We propose that people may gain certain "offensive" and "defensive" advantages for their cherished belief systems (e.g., religious and political views) by including aspects of unfalsifiability in those belief systems, such that some aspects of the beliefs cannot be tested empirically and conclusively refuted. This may seem peculiar, irrational, or at least undesirable to many people because it is assumed that the primary purpose of a belief is to know objective truth. However, past research suggests that accuracy is only one psychological motivation among many, and falsifiability or testability may be less important when the purpose of a belief serves other psychological motives (e.g., to maintain one's worldviews, serve an identity). In Experiments 1 and 2 we demonstrate the "offensive" function of unfalsifiability: that it allows religious adherents to hold their beliefs with more conviction and political partisans to polarize and criticize their opponents more extremely. Next we demonstrate unfalsifiability's "defensive" function: When facts threaten their worldviews, religious participants frame specific reasons for their beliefs in more unfalsifiable terms (Experiment 3) and political partisans construe political issues as more unfalsifiable ("moral opinion") instead of falsifiable ("a matter of facts"; Experiment 4). We conclude by discussing how in a world where beliefs and ideas are becoming more easily testable by data, unfalsifiability might be an attractive aspect to include in one's belief systems, and how unfalsifiability may contribute to polarization, intractability, and the marginalization of science in public discourse. PsycINFO Database Record (c) 2015 APA, all rights reserved.

  4. Implementing comprehensive sexuality education fot the Nigerian ...

    African Journals Online (AJOL)

    In view of challenges of HIV/AIDS, unwanted pregnancy, unsafe abortion, Sexually Transmitted Infections (STIS) facing Nigerian adolescents there is need for greater political will in implementing a nation-wide program of Comprehensive Sexuality Education (CSE) which transcends the 'ABC' that promotes 'Abstinence', 'Be ...

  5. Risk Factors and Sexual Assault Prevention.

    Science.gov (United States)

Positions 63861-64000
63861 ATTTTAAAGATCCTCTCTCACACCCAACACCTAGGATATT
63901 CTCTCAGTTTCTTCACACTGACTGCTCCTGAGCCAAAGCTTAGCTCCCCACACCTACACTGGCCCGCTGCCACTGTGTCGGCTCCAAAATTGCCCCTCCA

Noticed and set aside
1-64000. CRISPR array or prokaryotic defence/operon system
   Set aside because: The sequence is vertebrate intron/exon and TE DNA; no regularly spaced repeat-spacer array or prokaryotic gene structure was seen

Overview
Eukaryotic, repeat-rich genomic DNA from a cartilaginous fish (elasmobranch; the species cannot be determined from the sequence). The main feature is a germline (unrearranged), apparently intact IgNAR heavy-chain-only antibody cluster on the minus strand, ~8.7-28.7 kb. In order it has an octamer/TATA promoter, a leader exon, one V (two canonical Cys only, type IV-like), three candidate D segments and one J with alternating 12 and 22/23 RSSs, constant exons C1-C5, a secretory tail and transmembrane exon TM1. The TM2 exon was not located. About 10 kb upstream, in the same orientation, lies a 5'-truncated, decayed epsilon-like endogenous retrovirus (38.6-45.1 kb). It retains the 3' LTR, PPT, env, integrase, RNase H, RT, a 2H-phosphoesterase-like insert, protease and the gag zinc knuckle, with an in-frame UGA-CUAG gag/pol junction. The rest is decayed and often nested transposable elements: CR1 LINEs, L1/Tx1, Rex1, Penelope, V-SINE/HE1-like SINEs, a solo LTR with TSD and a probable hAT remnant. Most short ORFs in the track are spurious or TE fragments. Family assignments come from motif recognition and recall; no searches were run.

McCall, George J.

    1993-01-01

    Sexual assault prevention programming remains a confused, scattered, and sporadic enterprise with little scientific underpinning. Sexual assault prevention suffers because it neither fits the traditional crime prevention model, nor the traditional public health model of prevention programming. Traces political and technical consequences, and…

  6. Politics and mental health I.

    Science.gov (United States)

    Jablensky, A

    1992-01-01

    The origins and evolution of psychiatry as a medical discipline since the end of the 18th century have been influenced by society's beliefs about the 'nature of man', the dominant forms of social organisation, and the level of technology which could be mobilised to modify human behaviour. These are also the themes from which politics develop. Throughout the past two centuries and up to the present day, two distinct streams can be traced in the political history of psychiatry: first, psychiatry as social control of deviance; and secondly, psychiatry as advocacy of the 'right to be different'. The 'third psychiatric revolution' which is now in progress in many parts of the world has been inspired by the second set of beliefs. It has already produced positive effects on the quality of life of many patients but is also experiencing certain setbacks. The extent to which the new approach to mental health care delivery will benefit patients and society depends not so much on psychiatry as a discipline as on the perceptions and actions of politicians.

  7. The politics of reproduction.

    Science.gov (United States)

    Ginsburg, F; Rapp, R

    1991-01-01